> character defined by ASCII as 0x17 ("\x17") and by Unicode as U+0017
      > ("\u0017"), not a "special" non-ASCII key like <F8>, <Home> or
      > <PageDown>. I had always thought that _every_ <> name could be used in a
      > double-quoted string with a backslash prefix, and indeed I have verified
      > that it works for all the <Char-nnnn> or <Char-0xnnnn> that I tested
      > _except_ those whose UTF-8 expansion includes either or both of the
      > bytes 0x80 and 0x9B, in which case two spurious bytes are inserted
      > immediately after every occurrence of a 0x80 or 0x9B byte.
      >
      > If this bug is WONTFIX, I suggest to mention explicitly at the bottom of
      > the list under |expr-quote| that the \<xxx> form does not apply if xxx
      > is Char-nnnn or Char-0xnnnn.

      Yes.

      --
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      ARTHUR: Through ... We found them.
      SOLDIER: Found them? In Mercea. The coconut's tropical!
      "Monty Python and the Holy Grail" PYTHON (MONTY) PICTURES LTD

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    • Tony Mechelynck
      On 11/04/10 16:33, Bram Moolenaar wrote: [...] ... [...] My guess is that when that RFC was drafted in 1992, some of the charsets they wanted to list used a
      Message 2 of 8 , Apr 11, 2010
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        On 11/04/10 16:33, Bram Moolenaar wrote:
        [...]
        > It's weird that digraphs are defined for an area that doesn't have
        > characters assigned to it. I wonder what happened here. Perhaps this
        > changed at some point in time? If we know the reason we may want to
        > drop all the dibgraphs for 0xexxx.
        [...]

        My guess is that when that RFC was drafted in 1992, some of the charsets
        they wanted to list used a few characters which, at that time, weren't
        clearly assigned to one Unicode codepoint, and that the RFC authors
        arbitrarily (and maybe temporarily) placed these characters in a
        "private use area", which is the only place where "characters not yet
        assigned a Unicode codepoint" may go. This is only a guess, however. I'm
        not sure how many people are reading this (extremely low-volume) ML, but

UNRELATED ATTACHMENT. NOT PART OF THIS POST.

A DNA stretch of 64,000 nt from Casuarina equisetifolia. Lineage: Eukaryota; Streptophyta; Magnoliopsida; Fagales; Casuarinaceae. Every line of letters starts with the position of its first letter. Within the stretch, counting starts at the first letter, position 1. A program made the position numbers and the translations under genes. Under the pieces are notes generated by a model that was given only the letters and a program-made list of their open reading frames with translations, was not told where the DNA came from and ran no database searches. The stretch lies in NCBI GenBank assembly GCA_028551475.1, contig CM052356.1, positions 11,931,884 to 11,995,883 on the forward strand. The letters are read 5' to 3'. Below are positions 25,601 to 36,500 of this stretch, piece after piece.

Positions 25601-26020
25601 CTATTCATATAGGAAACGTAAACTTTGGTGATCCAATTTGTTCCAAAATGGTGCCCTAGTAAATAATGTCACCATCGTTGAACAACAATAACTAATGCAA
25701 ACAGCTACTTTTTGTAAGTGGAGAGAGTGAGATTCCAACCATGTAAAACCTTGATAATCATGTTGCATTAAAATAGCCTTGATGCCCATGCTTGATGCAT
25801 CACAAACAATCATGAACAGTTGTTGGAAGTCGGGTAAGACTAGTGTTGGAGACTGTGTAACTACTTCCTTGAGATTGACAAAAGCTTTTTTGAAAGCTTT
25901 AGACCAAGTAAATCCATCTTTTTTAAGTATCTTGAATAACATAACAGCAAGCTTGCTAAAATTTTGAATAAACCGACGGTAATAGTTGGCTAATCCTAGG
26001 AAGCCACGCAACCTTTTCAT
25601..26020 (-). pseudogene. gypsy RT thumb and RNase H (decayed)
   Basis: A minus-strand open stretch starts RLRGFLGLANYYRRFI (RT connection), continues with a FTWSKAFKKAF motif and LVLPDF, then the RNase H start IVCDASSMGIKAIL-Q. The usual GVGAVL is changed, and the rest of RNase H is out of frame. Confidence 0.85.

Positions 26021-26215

maybe someone knows the history of those mnemonics from RFC 1345 better
        than you and I do? If someone with that knowledge is reading this,
        please speak up.

        IMHO it makes no sense to have digraphs in Vim for "private use"
        characters. I propose to drop any of them that cannot be usefully
        reassigned to some "official" Unicode codepoint elsewhere. E000 to E028
        means forty-one codepoints, it ought not to be a big problem.


        Best regards,
        Tony.
        --
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        (he draws his sword, and turns to CONCORDE)
        Concorde! Brave, Concorde ... you shall not have died in vain!
        CONCORDE: I'm not quite dead, sir ...
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      • Bram Moolenaar
        ... Searching revealed a few proposals for these character ranges. And this page has a confusing summary:
        Message 3 of 8 , Apr 11, 2010
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          Tony Mechelynck wrote:

          > On 11/04/10 16:33, Bram Moolenaar wrote:
          > [...]
          > > It's weird that digraphs are defined for an area that doesn't have
          > > characters assigned to it. I wonder what happened here. Perhaps this
          > > changed at some point in time? If we know the reason we may want to
          > > drop all the dibgraphs for 0xexxx.
          > [...]
          >
          > My guess is that when that RFC was drafted in 1992, some of the charsets
          > they wanted to list used a few characters which, at that time, weren't